A Day in the Life of a Bookmobile Librarian

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Northeastern Nevada Regional Bookmobile Librarian, Elko County Library, Baker, Nevada, 2000, photo Robert Dawson

Kelvin K. Selders is the librarian for the Northeastern Nevada Regional Bookmobile. His story appears in the book The Public Library: A Photographic Essay, which features essays by Amy Tan, Barbara Kingsolver, Anne Lamott, Ann Patchett, and others, alongside author Robert Dawson’s photographs of libraries — from the extravagant to the minute. In the following piece, Kelvin Selders gives us a look into his typical work day.

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Northeastern Nevada Regional Bookmobile, Elko County Library, Baker, Nevada, 2000, photo Robert Dawson

I am the librarian for the Northeastern Nevada Regional Bookmobile. You could say that I’m the driver of a 2005 Kenworth filled with books, but the job requires more than driving.

Many of the places I stop at are very remote. “Remote” in Nevada means hours away from a town big enough to have a library. When the stop is closer to a town or a school library, we offer convenience to our patrons. It is much easier to bring a class of students to a library when it is parked beside the school. We also offer books and information on request.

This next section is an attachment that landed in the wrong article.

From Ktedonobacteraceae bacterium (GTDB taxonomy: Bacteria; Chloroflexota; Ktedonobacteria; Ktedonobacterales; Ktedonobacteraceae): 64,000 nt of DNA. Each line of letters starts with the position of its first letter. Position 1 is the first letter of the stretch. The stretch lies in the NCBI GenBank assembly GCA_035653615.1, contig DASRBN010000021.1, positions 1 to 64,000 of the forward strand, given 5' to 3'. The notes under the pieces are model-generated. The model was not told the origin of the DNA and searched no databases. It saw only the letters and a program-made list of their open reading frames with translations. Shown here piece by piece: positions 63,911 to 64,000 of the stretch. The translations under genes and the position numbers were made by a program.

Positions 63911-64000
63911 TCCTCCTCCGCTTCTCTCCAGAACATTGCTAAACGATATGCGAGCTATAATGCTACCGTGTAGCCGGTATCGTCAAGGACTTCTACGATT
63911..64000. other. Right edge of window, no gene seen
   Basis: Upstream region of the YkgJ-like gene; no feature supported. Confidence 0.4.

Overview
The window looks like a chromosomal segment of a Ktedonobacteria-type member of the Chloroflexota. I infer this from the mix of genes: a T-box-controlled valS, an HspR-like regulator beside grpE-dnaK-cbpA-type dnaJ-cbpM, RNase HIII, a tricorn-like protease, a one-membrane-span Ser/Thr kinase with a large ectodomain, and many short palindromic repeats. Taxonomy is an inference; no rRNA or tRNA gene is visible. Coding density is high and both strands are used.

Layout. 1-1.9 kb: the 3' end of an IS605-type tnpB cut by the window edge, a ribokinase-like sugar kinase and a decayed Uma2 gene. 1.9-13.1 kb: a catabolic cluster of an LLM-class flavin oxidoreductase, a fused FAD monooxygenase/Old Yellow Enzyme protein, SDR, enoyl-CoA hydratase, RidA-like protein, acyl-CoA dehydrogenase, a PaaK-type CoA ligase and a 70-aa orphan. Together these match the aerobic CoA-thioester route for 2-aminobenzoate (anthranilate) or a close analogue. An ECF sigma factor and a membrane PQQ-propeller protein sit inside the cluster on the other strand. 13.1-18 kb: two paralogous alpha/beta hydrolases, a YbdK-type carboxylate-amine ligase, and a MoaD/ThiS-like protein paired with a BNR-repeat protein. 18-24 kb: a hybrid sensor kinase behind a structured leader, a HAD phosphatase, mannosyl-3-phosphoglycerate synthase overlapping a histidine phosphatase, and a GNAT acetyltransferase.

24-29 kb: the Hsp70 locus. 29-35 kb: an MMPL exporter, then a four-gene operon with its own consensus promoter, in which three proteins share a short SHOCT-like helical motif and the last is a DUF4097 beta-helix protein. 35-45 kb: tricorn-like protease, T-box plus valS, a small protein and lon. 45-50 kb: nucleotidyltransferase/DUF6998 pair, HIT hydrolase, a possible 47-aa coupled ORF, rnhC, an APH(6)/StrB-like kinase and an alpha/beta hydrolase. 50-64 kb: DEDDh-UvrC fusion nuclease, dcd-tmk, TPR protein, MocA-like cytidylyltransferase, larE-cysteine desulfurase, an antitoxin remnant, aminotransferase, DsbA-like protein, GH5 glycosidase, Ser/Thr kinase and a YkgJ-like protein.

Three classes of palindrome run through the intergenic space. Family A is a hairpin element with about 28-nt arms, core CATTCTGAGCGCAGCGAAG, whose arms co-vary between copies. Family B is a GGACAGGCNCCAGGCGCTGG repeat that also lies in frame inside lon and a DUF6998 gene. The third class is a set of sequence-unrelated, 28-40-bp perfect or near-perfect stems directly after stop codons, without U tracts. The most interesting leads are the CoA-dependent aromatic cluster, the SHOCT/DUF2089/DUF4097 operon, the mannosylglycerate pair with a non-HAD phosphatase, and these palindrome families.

The most essential aspect of my work is getting the books into young hands. The younger they start, the better. Children need to be exposed to print and books in many different capacities before they enter school. Most children can load a VCR tape or DVD and push “play” on the remote before they know “a is for apple.” You will never get a diploma watching videos. You need to obtain reading skills to maximize your education.

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Richard F. Boi Memorial Library, First Little Free Library, Hudson, Wisconsin, 2012, photo Robert Dawson

Ruby Valley, Nevada, 9:30 to 10:30 a.m., every other Monday: It takes me an hour and twenty minutes to drive from Elko to the school at Ruby Valley. I cross the Ruby Mountains at Secret Pass. The road has many curves as it climbs through the pass. You can see a stream flowing far below, feeding the trees and shrubs.

The first patron I see at Ruby Valley is Ben Neff. He is a thirtysomething with special needs, and usually has about five watches on one arm. He collects uniforms and name tags and is usually wearing his latest one. Ben has a problem with stuttering, but he does one thing well: he can read! I park at the Neff Ranch in the summertime. A lot of the locals are related to the Neffs, so it’s like meeting at Grandma’s house. During the school year, I park at the school.